2:2 οὐχ μέν τις λίθος ἐστίν, ὅμοιος τῷ πατουμένῳ, δ’ ἐστὶ χαλκός, οὐ κρείσσων τῶν εἰς τὴν χρῆσιν ἡμῖν κεχαλκευμένων σκευῶν, δὲ ξύλον, ἤδη καὶ σεσηπός, δὲ ἄργυρος, χρῄζων ἀνθρώπου τοῦ φυλάξαντος, ἵνα μὴ κλαπῇ, δὲ σίδηρος, ὑπὸ ἰοῦ διεφθαρμένος, δὲ ὄστρακον, οὐδὲν τοῦ κατεσκευασμένου πρὸς τὴν ἀτιμοτάτην ὑπηρεσίαν εὐπρεπέστερον; Is not one of them stone, like that which we tread under foot, and another bronze, no better than the vessels which are forged for our use, and another wood, which has already become rotten, and another silver, which needs a man to guard it lest it be stolen, and another iron, which is corroded with rust, and another earthenware, not a whit more comely than that which is supplied for the most dishonourable service?
2:3 οὐ φθαρτῆς ὕλης ταῦτα πάντα; οὐχ ὑπὸ σιδήρου καὶ πυρὸς κεχαλκευμένα; οὐχ μὲν αὐτῶν λιθοξόος, δὲ χαλκεύς, δὲ ἀργυροκόπος, δὲ κεραμεὺς ἔπλασεν; οὐ πρὶν ταῖς τέχναις τούτων εἰς τὴν μορφὴν τούτων ἐκτυπωθῆναι, ἦν ἕκαστον αὐτῶν ἑκάστῳ, ἔτι καὶ νῦν, μεταμεμορφωμένον; οὐ τὰ νῦν ἐκ τῆς αὐτῆς ὕλης ὄντα σκεύη γένοιτ’ ἄν, εἰ τύχοι τῶν αὐτῶν τεχνιτῶν, ὅμοια τοιούτοις; Are not all these of perishable matter? Are they not forged by iron and fire? Did not the sculptor make one, and the brass-founder another, and the silversmith another, and the potter another? Before they were moulded into this shape by the crafts of these several artificers, was it not possible for each one of them to have been changed in form and made to resemble these several utensils? Might not the vessels which are now made out of the same material, if they met with the same artificers, be made like unto such as these?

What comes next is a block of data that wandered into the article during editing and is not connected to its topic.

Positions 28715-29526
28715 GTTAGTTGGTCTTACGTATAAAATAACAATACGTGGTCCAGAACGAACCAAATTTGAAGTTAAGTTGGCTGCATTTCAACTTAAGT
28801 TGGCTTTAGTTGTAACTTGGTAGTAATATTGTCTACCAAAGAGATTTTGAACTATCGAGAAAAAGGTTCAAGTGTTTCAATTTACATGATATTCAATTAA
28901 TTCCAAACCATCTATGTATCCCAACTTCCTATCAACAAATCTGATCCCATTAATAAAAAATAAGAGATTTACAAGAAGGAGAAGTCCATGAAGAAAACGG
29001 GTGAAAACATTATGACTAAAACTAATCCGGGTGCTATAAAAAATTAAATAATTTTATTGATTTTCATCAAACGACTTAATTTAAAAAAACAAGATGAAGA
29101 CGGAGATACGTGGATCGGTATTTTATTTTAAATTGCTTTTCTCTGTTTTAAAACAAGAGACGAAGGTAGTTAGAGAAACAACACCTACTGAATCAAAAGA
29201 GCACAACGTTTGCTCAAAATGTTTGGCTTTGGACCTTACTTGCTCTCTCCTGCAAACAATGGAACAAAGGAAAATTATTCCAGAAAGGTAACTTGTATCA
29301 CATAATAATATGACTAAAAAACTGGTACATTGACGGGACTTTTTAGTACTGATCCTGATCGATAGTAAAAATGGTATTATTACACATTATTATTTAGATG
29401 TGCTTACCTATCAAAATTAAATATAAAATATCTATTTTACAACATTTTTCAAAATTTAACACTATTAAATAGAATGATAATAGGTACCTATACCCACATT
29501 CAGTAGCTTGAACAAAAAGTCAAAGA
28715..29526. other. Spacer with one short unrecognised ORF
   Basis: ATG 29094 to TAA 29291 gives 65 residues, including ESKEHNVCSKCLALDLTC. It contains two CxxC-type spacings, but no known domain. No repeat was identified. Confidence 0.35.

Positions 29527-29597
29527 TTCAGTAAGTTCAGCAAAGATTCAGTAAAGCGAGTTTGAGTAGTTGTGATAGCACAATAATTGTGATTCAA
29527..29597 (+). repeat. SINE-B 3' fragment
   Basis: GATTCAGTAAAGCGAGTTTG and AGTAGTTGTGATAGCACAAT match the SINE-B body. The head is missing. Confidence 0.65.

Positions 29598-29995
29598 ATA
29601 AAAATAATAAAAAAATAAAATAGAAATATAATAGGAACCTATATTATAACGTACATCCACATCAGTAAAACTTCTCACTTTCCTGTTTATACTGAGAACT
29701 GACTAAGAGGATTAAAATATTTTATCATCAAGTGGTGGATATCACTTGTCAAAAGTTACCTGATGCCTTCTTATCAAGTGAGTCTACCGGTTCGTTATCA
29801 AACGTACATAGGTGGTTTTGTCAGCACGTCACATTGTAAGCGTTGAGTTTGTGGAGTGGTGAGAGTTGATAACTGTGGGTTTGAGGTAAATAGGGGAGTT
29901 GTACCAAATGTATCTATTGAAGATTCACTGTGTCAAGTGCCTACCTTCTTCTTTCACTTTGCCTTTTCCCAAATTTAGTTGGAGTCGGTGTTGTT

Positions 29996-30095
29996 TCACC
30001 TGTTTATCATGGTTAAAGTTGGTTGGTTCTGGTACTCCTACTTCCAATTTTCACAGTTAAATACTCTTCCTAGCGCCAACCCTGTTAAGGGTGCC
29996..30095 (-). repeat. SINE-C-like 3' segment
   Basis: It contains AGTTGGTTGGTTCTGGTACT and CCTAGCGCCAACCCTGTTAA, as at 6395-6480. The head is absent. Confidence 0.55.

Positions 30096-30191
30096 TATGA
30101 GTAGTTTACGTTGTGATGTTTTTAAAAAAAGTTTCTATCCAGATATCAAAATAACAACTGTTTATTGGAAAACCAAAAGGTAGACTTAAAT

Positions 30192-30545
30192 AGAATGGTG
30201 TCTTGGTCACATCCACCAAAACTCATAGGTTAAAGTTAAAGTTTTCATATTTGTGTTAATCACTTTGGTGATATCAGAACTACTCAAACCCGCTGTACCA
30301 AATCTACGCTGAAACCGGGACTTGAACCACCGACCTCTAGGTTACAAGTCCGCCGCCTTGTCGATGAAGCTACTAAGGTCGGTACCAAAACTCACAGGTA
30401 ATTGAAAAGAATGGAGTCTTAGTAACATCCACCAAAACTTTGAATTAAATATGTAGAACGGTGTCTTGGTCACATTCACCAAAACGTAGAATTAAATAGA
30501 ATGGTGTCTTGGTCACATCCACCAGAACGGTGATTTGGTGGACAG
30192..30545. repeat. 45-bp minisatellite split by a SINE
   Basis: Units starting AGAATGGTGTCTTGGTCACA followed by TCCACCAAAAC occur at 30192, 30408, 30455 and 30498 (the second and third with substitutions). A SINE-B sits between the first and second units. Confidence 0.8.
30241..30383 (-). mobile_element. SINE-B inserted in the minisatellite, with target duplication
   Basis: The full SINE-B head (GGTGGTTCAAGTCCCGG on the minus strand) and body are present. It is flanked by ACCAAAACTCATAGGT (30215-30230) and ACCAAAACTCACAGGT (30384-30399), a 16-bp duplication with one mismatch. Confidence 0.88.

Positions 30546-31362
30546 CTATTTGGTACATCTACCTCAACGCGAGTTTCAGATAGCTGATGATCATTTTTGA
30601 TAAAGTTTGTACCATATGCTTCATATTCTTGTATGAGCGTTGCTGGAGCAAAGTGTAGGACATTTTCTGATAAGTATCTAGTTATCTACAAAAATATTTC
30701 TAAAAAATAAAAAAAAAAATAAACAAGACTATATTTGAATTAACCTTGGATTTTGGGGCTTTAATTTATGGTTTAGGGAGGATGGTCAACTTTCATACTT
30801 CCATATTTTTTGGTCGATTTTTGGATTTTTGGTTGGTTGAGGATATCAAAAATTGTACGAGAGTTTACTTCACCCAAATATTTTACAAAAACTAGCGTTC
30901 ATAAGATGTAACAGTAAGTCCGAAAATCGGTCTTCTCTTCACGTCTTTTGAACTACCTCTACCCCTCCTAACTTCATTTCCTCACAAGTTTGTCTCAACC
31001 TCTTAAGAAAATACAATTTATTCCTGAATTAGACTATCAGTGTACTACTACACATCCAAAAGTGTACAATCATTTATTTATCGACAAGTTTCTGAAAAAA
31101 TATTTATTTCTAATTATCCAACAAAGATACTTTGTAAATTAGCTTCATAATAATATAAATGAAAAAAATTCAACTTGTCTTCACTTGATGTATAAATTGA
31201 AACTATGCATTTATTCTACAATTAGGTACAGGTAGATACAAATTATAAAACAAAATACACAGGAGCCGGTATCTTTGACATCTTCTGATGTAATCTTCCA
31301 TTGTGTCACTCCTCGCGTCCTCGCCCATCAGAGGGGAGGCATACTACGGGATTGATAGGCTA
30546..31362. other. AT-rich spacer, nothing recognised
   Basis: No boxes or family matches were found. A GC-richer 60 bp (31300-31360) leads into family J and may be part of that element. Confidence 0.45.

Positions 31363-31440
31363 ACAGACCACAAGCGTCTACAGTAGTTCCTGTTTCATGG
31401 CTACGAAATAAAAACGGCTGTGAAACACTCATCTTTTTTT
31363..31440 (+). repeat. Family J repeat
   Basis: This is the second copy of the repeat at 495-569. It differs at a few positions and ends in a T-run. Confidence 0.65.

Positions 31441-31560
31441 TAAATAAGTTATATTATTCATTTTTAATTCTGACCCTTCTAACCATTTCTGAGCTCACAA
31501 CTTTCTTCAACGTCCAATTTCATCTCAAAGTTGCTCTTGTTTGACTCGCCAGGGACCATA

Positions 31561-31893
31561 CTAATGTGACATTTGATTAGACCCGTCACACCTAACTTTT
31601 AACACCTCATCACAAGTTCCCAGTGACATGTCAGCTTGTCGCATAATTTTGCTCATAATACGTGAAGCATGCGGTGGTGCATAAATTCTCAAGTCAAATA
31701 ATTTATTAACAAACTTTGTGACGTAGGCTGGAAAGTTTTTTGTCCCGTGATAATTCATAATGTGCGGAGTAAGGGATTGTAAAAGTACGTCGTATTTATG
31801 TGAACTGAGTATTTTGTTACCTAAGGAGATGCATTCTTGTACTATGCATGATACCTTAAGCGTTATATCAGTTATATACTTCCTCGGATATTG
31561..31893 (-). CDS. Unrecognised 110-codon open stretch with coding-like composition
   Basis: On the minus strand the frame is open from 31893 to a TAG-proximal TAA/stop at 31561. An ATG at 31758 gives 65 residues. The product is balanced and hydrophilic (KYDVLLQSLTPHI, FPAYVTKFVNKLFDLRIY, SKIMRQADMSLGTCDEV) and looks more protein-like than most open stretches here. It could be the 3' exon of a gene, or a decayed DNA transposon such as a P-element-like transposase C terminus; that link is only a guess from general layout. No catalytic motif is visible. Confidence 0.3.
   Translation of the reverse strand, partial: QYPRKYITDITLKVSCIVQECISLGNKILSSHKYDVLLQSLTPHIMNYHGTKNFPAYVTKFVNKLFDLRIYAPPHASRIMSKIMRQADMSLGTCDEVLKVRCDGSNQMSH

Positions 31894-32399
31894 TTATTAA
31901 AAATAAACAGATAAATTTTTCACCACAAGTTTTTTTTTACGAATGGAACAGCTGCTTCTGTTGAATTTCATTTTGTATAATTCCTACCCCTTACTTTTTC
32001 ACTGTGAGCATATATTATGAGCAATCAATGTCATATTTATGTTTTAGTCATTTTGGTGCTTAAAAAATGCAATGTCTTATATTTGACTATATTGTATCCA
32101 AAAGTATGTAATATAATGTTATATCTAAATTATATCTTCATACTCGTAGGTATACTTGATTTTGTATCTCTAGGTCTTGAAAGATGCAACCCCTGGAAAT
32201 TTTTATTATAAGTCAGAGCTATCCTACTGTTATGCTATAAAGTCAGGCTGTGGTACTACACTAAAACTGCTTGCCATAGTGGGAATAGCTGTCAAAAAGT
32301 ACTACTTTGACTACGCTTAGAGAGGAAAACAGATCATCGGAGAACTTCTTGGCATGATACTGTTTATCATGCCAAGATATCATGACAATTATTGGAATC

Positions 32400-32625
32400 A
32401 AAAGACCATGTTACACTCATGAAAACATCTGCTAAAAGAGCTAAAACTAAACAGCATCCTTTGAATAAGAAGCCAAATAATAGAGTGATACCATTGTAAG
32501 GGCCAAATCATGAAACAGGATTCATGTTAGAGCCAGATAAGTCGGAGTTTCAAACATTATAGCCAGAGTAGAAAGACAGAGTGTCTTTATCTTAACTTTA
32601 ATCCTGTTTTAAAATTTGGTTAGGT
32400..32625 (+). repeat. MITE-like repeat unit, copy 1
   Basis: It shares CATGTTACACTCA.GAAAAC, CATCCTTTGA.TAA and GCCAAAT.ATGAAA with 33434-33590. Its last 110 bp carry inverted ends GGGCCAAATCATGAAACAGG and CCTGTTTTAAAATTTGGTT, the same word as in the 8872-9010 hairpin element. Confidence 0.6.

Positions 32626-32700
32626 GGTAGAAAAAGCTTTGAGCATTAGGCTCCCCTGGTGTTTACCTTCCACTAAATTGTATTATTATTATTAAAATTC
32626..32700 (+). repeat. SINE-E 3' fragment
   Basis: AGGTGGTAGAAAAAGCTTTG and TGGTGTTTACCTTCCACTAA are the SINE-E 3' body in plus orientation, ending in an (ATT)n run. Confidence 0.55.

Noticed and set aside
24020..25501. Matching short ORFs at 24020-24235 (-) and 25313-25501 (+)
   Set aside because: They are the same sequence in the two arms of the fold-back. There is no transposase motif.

2:4 οὐ ταῦτα πάλιν, τὰ νῦν ὑφ’ ὑμῶν προσκυνούμενα, δύναιτ’ ἂν ὑπὸ ἀνθρώπων σκεύη ὅμοια γενέσθαι τοῖς λοιποῖς; οὐ κωφὰ πάντα; οὐ τυφλά; οὐκ ἄψυχα; οὐκ ἀναίσθητα; οὐκ ἀκίνητα; οὐ πάντα σηπόμενα; οὐ πάντα φθειρόμενα; Could not these things which are now worshipped by you, by human hands again be made vessels like the rest? Are not they all deaf and blind, are they not soul-less, senseless, motionless? Do they not all rot and decay?
2:5 ταῦτα θεοὺς καλεῖτε; τούτοις δουλεύετε; τούτοις προσκυνεῖτε, τέλεον δ’ αὐτοῖς ἐξομοιοῦσθε. These things you call gods, to these you are slaves, these you worship; and you end by becoming altogether like unto them.
2:6 διὰ τοῦτο μισεῖτε Χριστιανούς, ὅτι τούτους οὐχ ἡγοῦνται θεούς; Therefore you hate the Christians, because they do not consider these to be gods.